Most software and application developers are already too familiar with the Trojan Horse malware. What most people aren’t familiar with, however, is the most recent development of this malware – the Trojan Source attack.
This clever attack method was discovered and announced by researchers from the University of Cambridge, UK. They have since cautioned developers in businesses and government organizations against it due to its devastating potential to infect any piece of code on the planet, regardless of the language.
So what exactly are Trojan Source attacks? How do they work, and how can developers detect and mitigate them?
A Trojan source attack is a theoretical open-source software supply chain vulnerability that involves adding malicious but semantically permissible modifications inside legitimate source code comments.
In this attack, malicious actors manipulate the source code to see what human reviewers see differently from what the compilers interpret. Call it a case of hiding a vulnerability in plain sight.
In the first type of Trojan source attack, academics from the Cambridge research team note that Trojan source attacks rely on the usage of Unicode’s bi-directional (or bi-di) characters. In software development, Unicode is a standard character encoding system that attaches a universally-accepted code to every character, digit, symbol and emoji in every language.
This makes Unicode the only encoding standard that allows developers to use scripts from different languages on a single report. Unicode itself relies on Bi-di characters. These are a set of formatting symbols used in a block of text written in different languages, for instance, Arabic and English. They signal the shift between right-to-left (RTL) and left-to-right (LTR) reading directions making the text easier for human consumption.
The thing with these characters is that they are only visible to software applications meaning that human reviewers can’t discern them. Clever and malicious actors may take advantage of this to create codes that appear harmless to the human eye but are interpreted differently by compilers.
Although compilers don’t allow these controls in the source code, they do so in the comments when documenting the code and string literals. The researchers noted that attackers could hide bi-di character controls in either of these places to modify the source code.
The second type of Trojan source attack involves the use of homoglyphs. Homoglyphs refer to characters with identical or very similar shapes- hence the name.
These attacks are pretty much similar to homoglyph phishing, which involves creating phony domains using characters that appear identical. For instance, an inattentive user may not note the difference between learners.com and Iearners.com (spoiler: the I in the second domain is actually “i” in capital form).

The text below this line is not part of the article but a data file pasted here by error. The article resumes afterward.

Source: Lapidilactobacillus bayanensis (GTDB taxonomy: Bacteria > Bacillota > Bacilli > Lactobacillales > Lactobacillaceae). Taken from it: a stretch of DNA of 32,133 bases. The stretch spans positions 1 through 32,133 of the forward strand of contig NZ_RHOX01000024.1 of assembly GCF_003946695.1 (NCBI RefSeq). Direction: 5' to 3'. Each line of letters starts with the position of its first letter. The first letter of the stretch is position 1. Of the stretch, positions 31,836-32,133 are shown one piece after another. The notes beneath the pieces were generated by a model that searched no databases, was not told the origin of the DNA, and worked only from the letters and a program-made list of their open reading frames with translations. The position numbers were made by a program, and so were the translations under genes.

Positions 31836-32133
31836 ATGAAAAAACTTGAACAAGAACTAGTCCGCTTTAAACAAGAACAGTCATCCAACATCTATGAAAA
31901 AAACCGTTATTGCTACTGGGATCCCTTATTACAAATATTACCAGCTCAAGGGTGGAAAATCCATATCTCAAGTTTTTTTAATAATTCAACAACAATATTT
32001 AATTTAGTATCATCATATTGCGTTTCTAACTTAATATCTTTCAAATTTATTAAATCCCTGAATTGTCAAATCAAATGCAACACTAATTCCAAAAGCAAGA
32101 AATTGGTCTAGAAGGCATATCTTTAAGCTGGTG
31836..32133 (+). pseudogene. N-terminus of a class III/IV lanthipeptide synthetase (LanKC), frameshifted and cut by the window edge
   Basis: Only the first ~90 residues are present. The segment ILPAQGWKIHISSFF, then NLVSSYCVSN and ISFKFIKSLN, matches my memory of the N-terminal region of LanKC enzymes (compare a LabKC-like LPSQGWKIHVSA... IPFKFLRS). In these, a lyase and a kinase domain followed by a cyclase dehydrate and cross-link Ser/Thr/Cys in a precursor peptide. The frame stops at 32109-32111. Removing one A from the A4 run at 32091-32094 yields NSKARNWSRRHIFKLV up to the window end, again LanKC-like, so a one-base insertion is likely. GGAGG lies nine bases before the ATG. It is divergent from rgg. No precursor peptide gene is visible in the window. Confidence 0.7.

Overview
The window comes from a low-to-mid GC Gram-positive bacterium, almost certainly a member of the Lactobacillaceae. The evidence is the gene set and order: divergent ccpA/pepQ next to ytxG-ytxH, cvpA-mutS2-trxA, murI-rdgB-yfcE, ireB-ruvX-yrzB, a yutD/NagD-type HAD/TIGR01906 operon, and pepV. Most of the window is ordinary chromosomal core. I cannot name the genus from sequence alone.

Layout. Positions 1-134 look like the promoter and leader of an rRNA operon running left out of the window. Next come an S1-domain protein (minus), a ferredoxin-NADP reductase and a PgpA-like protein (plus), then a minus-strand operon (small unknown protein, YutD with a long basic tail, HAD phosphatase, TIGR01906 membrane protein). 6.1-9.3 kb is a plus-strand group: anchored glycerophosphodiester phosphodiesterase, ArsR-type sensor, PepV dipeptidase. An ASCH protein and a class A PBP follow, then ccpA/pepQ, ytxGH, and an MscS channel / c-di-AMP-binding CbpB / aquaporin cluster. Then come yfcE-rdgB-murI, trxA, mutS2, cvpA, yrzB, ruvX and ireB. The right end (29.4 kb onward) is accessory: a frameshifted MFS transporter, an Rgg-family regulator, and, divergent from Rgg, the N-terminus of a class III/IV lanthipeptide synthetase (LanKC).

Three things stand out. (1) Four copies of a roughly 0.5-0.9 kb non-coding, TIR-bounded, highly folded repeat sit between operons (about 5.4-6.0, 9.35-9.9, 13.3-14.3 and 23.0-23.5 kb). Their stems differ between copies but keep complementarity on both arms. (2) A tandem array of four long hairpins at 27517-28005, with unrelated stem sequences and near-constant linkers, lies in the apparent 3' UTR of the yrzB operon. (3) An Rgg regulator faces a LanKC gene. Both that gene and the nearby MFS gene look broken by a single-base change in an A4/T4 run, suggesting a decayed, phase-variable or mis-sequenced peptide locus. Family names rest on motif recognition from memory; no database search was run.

Similarly, the 15-page Trojan Source Attacks report states that threat actors may use the same technique to create deceptive codes using visually identical characters.
This reinforces the need for engineers and DevSecOps teams to take their cyber hygiene even more seriously. This means looking beyond the usual vulnerabilities to review the source code for backdoors and exploitable flaws. Let’s discuss several possible ways of dealing with this problem.
Essentially, ESLint presents a reliable technique for detecting existing Trojan Source vulnerabilities and stopping them from making it into the source code in the first place.
As it stands, Trojan source code compiler vulnerability is tomorrow’s cyber threat for everyone. However, it certainly presents a severe problem for code development teams that are in the habit of copy-pasting codes from open source projects.
On the surface, copy-pasting pieces of code may make it easy for developers to meet tight project deadlines. But this has never been okay. The dangers of copy-pasting code just got worse with the discovery of Trojan Source Codes attacks.
In addition to licensing issues, the other reason why copy-pasting code is discouraged is the existence of invisible and injectable characters that dictate how the code behaves.
The moral lesson from the Trojan Source Attacks report is not to be too comfortable copying a code when you don’t know how it works. It’s a good best practice to retype the code yourself to avoid the risk of copying vulnerabilities. As you do so, remember to turn on IDE for a comprehensive view of Unicode control characters.
If you have to copy-paste a code, do yourself a favor and use a binary file editor (a.k.a byte or hex editor) to analyze the characters that constitute the file.
On the issue of how to lower the risk of Trojan Source Code attack, the researchers say that “the simplest defense is to ban the use of text directionality control characters both in language specifications and in compilers implementing these languages.”
They continue to add that in a scenario where the application needs to write a text that needs bidirectional overrides, “developers can generate those characters using escape sequences rather than embedding potentially dangerous characters into source code.”